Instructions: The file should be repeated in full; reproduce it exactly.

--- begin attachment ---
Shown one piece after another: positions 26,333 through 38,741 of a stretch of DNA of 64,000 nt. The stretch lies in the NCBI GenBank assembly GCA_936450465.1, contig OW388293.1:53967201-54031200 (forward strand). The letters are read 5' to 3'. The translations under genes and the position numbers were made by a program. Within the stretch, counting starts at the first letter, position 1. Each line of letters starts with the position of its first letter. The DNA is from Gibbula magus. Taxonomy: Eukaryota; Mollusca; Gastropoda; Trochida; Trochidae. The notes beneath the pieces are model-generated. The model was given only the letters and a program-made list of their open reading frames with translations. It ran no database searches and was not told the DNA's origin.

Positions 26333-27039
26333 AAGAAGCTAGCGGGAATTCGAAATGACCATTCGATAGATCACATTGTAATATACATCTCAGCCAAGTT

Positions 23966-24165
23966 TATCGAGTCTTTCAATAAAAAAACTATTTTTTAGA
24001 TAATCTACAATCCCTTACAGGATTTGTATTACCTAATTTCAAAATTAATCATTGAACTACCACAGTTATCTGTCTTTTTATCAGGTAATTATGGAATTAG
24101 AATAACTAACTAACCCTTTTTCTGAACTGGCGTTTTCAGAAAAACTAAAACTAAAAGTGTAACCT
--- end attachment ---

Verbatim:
Shown one piece after another: positions 26,333 through 38,741 of a stretch of DNA of 64,000 nt. The stretch lies in the NCBI GenBank assembly GCA_936450465.1, contig OW388293.1:53967201-54031200 (forward strand). The letters are read 5' to 3'. The translations under genes and the position numbers were made by a program. Within the stretch, counting starts at the first letter, position 1. Each line of letters starts with the position of its first letter. The DNA is from Gibbula magus. Taxonomy: Eukaryota; Mollusca; Gastropoda; Trochida; Trochidae. The notes beneath the pieces are model-generated. The model was given only the letters and a program-made list of their open reading frames with translations. It ran no database searches and was not told the DNA's origin.

Positions 26333-27039
26333 AAGAAGCTAGCGGGAATTCGAAATGACCATTCGATAGATCACATTGTAATATACATCTCAGCCAAGTT

Positions 23966-24165
23966 TATCGAGTCTTTCAATAAAAAAACTATTTTTTAGA
24001 TAATCTACAATCCCTTACAGGATTTGTATTACCTAATTTCAAAATTAATCATTGAACTACCACAGTTATCTGTCTTTTTATCAGGTAATTATGGAATTAG
24101 AATAACTAACTAACCCTTTTTCTGAACTGGCGTTTTCAGAAAAACTAAAACTAAAAGTGTAACCT